“It’s worth making the point that when we were making this, we thought we were making totally mainstream comedy,” Michael Ian Black earnestly posits during the DVD commentary track for “Camping,” the sixth episode in the first and only season of “Stella.” It’s tough to gauge to what degree such a comment should be taken as jest. Black, Michael Showalter and David Wain, the trio who make up the sketch comedy troupe of the same name, are the consummate class clowns. Black’s statement seems like the butt of some kind of Kaufman-esque bit—surely no one can mistake “Stella” for mainstream comedy.
Don’t get me wrong, the unique brand of buffoonery is hilarious—in the most instinctual, gut-vibrating way imaginable—it just isn’t all that difficult to deduce why the show didn’t last beyond its 10th episode. The troupe straddles the line between stupid-smart in a way that few have before. It’s certainly not plain stupid—the trio behind Wet Hot American Summer couldn’t pull that off if they tried—nor does it quite fit the self-aware stupidity popularized by the Adam McKay/Will Ferrell filmic duo or the characters of Sacha Baron Cohen. Rather, “Stella” is stupid comedy unaware of its own smarts, or at least violently rejecting them.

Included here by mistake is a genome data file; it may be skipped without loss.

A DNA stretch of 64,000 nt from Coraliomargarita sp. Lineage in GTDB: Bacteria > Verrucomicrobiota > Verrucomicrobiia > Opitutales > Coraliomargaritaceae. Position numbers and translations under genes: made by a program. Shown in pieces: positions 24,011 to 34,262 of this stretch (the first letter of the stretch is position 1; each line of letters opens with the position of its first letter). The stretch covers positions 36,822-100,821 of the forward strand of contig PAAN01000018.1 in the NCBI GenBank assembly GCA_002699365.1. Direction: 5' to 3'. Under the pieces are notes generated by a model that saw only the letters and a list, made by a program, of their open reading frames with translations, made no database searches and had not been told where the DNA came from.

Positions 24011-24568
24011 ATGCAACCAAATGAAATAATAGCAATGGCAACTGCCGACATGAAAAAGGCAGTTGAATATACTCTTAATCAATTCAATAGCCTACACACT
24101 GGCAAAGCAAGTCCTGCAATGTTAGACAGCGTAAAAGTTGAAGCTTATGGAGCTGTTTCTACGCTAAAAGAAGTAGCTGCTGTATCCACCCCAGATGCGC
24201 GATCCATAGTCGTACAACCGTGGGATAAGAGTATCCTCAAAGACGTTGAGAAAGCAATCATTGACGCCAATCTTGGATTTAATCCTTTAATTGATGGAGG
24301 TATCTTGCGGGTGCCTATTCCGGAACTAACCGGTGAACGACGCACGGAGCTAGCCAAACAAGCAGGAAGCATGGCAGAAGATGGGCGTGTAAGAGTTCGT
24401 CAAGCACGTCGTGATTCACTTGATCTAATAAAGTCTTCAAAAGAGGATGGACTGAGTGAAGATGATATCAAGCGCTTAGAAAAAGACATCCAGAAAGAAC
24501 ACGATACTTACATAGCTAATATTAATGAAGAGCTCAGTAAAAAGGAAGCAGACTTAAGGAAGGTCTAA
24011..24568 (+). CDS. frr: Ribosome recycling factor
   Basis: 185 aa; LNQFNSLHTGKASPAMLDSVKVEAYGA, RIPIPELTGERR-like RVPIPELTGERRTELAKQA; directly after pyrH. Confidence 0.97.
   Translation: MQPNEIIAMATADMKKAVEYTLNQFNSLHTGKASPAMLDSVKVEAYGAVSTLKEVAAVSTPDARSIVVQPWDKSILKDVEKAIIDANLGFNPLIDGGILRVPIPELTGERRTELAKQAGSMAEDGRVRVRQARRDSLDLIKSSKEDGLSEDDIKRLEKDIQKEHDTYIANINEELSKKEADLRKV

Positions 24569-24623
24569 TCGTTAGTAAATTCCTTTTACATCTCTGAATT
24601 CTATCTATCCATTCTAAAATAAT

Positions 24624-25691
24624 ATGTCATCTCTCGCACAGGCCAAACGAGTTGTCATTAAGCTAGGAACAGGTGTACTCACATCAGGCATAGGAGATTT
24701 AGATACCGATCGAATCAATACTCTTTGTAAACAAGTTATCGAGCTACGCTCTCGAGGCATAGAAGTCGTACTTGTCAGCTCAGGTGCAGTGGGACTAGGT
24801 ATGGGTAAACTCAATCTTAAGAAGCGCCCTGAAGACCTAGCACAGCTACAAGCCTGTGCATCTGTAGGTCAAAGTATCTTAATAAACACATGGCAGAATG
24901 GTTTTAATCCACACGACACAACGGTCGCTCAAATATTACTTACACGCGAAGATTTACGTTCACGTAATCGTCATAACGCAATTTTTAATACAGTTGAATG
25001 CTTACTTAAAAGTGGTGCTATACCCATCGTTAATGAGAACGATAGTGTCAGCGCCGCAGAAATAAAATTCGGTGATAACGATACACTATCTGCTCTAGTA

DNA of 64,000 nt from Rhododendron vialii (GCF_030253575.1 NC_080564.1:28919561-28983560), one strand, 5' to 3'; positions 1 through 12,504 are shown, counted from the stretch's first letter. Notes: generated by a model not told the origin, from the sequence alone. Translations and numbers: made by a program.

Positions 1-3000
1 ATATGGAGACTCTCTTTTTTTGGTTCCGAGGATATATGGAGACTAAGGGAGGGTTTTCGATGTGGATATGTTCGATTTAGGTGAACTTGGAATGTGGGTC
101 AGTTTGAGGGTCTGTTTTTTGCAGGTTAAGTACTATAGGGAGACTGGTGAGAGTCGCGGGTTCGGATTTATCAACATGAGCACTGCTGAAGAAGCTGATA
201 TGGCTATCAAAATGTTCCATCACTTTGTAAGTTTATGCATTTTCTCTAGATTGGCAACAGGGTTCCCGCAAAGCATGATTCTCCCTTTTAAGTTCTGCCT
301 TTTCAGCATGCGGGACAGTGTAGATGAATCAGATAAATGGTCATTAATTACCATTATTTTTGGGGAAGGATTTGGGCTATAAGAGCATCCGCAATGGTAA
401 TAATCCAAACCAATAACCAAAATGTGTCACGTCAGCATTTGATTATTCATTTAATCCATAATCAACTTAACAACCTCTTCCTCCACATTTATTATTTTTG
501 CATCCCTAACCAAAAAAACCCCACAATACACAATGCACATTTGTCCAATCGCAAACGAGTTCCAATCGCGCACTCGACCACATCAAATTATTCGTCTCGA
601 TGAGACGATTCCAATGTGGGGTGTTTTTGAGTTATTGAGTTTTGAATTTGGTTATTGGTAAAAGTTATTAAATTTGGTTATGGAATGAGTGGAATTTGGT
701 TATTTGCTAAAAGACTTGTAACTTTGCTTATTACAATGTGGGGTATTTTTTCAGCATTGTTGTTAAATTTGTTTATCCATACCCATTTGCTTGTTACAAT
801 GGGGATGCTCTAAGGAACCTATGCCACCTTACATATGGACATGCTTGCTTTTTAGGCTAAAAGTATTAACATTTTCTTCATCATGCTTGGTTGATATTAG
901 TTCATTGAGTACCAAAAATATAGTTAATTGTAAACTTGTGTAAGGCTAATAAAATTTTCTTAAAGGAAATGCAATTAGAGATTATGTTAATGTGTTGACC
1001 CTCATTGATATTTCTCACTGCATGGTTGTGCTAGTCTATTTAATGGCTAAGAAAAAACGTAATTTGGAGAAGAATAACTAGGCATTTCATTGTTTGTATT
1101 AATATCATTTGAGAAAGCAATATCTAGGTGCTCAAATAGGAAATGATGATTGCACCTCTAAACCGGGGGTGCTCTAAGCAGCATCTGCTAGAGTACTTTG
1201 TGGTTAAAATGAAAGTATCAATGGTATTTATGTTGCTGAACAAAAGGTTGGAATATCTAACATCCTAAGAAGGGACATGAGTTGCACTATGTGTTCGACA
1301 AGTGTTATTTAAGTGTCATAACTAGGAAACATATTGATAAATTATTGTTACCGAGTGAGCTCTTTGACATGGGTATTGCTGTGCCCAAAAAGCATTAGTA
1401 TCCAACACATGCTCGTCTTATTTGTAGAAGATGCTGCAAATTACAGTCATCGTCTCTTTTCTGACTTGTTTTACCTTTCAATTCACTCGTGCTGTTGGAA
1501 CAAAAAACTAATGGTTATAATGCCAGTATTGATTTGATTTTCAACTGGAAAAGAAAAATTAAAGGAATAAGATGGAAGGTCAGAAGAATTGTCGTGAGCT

The premise is as follows: three guys in suits bungle the outlandish situations they regularly find themselves in, using their powers of intelligence, which actually borders on mental retardation. No wonder the vast majority of the college-aged viewing audience, looking for a fix of super-hip indie comedy, scratched their bedheads in utter confusion at the skunk tails the trio have stuffed into their suit pants.
“Stella” wasn’t destined for long-term success, which seems the best for all those involved. As much faith as I have in the trio’s brilliance, it seems difficult to imagine that the guys would’ve been able to keep their own hyperbolic stupidity fresh into another season. Hell, as they readily admit intermittently throughout the DVD commentary, they were beginning to exhibit signs of duress halfway through the first one. No worries. Thanks to this new age of hyper-nostalgia, partially ushered in by the advent of TV series DVDs, it’s possible to have a cult hit the year after your show is cancelled, which seemed to be the fate of “Stella” from the beginning. A two-disc, 10-episode, shrink-wrapped package is exactly the perfect size for preserving the show’s wonderful, if noticeably flawed, legacy of dangerous idiocy.